20 Aug 2019 Press Release Oceans & seas

Regional brainstorming on the UN Decade of Ocean Science

Some 150 representatives from academia, governmental agencies, international organizations, industry and non-governmental organizations met in Tokyo, Japan in August 2019 to brainstorm approaches for achieving the objectives of the UN Decade of Ocean Science for Sustainable Development.

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The UN Decade proclaimed by the United Nations General Assembly in December 2017 endeavors to provide countries full support to achieve the 2030 Agenda Sustainable Development Goals through ocean science. The Tokyo meeting, organized by the Intergovernmental Oceanographic Commission of the United Nations Educational, Scientific and Cultural Organization’s Sub-Commission for the Western Pacific, was to raise awareness about the Decade, identify knowledge gaps and science questions, develop an understanding of existing and potential scientific initiatives, programmes, partnerships and resources, and elaborate issues on capacity-building, information sharing and communications.

Six working groups were tasked to discuss the following themes: clean ocean, healthy and resilient ocean, predicted ocean, safe ocean, sustainably harvested and productive ocean, and transparent and accessible ocean. Recommendations emerging from the discussions included to conduct additional research to better understand source, transport and fate functions of nutrients, and to provide high-quality data on a variety of chemical pollutants. The design of a comprehensive initiative to reduce plastic pollution was also suggested.

The participants highlighted that there is a need for two-way communications between scientists, public, and policymakers. For ocean predication, it is critical to develop high-resolution oceanic coupled models for seamless forecasting from weather to climate, physical-biogeochemical coupled models, forecast systems and marine ecosystem models. Meeting participants suggested enhancing partnerships with regional and transnational organizations including the Northwest Pacific Action Plan in the application of models and capacity-building.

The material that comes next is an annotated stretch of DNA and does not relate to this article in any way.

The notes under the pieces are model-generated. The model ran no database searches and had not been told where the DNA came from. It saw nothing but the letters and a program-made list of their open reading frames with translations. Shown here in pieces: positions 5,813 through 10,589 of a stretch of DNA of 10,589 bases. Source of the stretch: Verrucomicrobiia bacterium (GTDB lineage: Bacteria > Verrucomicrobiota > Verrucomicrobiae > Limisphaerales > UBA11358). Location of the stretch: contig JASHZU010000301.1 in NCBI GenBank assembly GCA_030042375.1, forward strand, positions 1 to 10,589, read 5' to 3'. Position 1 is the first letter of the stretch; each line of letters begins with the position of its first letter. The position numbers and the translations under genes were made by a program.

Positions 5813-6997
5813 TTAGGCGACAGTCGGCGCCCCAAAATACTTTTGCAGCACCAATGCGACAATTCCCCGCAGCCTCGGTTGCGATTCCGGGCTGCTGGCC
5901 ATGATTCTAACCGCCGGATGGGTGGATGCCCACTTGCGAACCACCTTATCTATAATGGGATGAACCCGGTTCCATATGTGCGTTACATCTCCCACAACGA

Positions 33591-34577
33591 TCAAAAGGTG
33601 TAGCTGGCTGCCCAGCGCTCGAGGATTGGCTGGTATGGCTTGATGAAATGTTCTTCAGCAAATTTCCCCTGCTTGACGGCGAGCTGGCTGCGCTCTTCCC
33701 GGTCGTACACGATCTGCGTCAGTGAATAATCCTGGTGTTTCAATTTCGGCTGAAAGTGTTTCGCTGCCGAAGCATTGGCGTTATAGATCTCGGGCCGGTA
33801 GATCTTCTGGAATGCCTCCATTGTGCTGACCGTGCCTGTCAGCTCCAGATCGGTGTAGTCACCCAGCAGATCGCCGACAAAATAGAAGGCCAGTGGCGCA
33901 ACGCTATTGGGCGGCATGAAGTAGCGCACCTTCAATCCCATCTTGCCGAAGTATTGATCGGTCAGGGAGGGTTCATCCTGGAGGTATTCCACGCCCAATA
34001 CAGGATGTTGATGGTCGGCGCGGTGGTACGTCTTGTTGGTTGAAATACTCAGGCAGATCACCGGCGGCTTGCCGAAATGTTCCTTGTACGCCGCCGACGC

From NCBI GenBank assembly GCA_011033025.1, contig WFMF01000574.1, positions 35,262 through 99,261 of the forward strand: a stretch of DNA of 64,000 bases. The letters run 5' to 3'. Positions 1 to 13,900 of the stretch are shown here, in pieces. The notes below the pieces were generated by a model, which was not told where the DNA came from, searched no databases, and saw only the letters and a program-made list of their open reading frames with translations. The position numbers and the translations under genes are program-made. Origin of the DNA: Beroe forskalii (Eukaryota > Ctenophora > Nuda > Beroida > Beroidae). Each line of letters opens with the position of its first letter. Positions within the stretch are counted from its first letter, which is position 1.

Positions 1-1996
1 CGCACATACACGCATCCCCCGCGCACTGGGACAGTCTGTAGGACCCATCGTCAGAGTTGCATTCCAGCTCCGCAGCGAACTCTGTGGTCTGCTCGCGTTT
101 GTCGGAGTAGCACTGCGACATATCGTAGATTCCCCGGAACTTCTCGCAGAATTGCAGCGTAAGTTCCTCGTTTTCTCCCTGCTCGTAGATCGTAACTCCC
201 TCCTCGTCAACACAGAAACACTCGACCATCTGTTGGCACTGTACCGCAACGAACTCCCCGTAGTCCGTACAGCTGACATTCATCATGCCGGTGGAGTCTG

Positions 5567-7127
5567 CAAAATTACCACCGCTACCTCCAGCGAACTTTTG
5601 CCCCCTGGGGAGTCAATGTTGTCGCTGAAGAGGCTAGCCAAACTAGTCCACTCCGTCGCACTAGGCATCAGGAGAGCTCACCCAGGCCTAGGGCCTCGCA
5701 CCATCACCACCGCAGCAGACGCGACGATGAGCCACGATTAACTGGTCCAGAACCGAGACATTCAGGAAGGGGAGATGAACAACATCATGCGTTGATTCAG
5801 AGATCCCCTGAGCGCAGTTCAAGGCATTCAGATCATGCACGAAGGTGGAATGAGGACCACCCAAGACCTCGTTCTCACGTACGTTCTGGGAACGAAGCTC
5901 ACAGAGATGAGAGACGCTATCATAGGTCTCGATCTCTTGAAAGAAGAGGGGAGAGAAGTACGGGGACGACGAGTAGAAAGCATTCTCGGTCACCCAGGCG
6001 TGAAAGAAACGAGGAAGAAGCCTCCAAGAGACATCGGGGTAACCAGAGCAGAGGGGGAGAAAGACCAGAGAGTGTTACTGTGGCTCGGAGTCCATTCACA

Improving the application of science research and data will encourage investments into the technologies that provide valuable safety information to communities, noted participants. For a sustainably harvested and productive ocean, it was suggested to improve identification of ecosystem thresholds, stock assessments and monitoring of fishery removals, and develop indicators of sustainability. For new programmes and initiatives, it was suggested that these apply both to natural and social sciences. New initiatives should be community-based, bottom-up, and locally focused.

It was also suggested to accelerate efforts to bring the complete spectrum of biological data into the data system and aggregate data from biodiversity beyond national jurisdiction areas.

The Northwest Pacific Action Plan highlighted in the meeting that it is critical to convert scientific research results into policy recommendations, as research should help countries to achieve the targets set by the United Nations. The Intergovernmental Oceanographic Commission of the United Nations Educational, Scientific and Cultural Organization requested the Northwest Pacific Action Plan to continue supporting the activities related to the UN Decade of Ocean Sciences.